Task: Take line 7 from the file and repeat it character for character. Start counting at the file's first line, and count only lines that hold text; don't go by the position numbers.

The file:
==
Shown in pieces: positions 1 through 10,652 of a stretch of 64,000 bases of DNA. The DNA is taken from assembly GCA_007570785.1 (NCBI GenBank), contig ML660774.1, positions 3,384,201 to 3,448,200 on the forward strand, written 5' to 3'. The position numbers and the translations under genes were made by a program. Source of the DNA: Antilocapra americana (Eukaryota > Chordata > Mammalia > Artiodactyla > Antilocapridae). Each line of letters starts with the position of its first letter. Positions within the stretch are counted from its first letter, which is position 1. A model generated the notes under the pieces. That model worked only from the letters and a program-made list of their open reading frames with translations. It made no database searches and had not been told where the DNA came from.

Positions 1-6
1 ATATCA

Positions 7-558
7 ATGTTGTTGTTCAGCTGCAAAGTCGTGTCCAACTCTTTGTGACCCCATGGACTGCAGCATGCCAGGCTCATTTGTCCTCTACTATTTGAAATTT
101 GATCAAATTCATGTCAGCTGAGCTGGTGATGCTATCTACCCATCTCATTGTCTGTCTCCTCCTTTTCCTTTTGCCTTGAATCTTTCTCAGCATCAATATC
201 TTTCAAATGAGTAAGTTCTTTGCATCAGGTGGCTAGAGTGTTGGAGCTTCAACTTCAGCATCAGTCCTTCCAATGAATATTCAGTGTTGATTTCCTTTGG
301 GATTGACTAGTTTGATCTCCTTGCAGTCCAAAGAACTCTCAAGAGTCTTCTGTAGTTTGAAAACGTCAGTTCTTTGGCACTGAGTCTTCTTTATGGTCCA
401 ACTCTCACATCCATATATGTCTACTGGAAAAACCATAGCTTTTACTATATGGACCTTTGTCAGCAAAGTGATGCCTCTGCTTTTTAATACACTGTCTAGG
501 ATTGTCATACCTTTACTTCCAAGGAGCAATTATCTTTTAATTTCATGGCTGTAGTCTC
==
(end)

201 TTTCAAATGAGTAAGTTCTTTGCATCAGGTGGCTAGAGTGTTGGAGCTTCAACTTCAGCATCAGTCCTTCCAATGAATATTCAGTGTTGATTTCCTTTGG